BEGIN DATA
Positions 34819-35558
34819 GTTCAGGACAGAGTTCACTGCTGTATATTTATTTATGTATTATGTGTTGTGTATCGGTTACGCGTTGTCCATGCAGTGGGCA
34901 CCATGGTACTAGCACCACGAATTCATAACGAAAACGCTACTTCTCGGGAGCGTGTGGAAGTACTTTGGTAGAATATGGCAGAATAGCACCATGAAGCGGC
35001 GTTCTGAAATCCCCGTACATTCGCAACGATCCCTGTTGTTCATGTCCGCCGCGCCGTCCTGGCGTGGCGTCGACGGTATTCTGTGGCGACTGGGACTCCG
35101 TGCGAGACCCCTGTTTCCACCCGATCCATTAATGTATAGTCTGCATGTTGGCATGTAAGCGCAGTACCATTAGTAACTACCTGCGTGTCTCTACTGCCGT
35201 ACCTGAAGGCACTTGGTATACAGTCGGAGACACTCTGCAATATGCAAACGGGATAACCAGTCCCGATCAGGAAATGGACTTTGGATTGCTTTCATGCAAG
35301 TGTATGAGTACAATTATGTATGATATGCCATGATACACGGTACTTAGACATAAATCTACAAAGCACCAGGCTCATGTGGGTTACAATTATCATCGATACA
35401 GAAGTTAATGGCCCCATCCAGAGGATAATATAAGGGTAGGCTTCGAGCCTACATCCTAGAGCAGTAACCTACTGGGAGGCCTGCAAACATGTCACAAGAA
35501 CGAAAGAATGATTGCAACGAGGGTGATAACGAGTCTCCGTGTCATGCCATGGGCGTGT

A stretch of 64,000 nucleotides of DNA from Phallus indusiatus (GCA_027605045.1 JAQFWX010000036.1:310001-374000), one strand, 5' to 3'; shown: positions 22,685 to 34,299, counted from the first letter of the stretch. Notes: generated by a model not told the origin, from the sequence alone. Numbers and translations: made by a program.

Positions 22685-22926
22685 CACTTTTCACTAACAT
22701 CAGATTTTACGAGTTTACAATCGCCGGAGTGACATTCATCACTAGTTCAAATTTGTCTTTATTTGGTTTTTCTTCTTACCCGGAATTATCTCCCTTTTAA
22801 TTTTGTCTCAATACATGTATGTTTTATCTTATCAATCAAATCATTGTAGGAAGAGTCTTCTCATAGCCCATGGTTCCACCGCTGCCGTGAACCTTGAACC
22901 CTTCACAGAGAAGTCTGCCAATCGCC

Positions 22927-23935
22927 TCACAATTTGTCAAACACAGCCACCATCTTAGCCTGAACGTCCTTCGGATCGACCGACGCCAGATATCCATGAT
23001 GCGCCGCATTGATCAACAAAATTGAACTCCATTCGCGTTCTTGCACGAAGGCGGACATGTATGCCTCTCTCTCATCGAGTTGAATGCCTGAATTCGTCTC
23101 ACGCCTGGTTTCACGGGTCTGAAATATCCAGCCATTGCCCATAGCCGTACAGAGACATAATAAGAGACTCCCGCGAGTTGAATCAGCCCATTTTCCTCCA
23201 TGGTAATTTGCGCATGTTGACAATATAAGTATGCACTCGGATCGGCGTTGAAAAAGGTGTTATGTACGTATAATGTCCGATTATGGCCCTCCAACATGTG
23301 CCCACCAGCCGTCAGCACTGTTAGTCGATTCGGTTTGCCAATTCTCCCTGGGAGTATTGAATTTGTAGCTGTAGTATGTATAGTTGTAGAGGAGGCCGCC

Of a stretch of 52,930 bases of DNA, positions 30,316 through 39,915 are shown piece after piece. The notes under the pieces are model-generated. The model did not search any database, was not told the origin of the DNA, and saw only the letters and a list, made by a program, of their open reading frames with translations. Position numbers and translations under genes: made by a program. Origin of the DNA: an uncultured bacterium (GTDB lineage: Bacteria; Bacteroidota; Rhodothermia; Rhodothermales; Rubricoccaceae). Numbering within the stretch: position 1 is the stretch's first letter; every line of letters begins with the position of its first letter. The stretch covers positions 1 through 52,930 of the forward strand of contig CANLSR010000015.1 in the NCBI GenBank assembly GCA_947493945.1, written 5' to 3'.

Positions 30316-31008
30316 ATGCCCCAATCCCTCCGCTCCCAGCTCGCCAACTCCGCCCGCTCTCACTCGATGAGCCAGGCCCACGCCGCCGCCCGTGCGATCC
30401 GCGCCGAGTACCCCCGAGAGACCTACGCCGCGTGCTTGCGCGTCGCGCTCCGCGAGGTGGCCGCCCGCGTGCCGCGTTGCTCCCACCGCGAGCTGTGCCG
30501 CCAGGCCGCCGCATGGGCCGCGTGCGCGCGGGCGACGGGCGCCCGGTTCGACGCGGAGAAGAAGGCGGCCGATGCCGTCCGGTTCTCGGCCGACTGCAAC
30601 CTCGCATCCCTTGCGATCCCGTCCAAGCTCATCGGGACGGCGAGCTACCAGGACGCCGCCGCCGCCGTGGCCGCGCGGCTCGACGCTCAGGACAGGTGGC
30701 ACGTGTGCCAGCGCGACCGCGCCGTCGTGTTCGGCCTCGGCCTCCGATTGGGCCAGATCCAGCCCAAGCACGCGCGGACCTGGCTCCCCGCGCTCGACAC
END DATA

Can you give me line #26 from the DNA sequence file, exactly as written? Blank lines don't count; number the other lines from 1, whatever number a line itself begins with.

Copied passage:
30501 CCAGGCCGCCGCATGGGCCGCGTGCGCGCGGGCGACGGGCGCCCGGTTCGACGCGGAGAAGAAGGCGGCCGATGCCGTCCGGTTCTCGGCCGACTGCAAC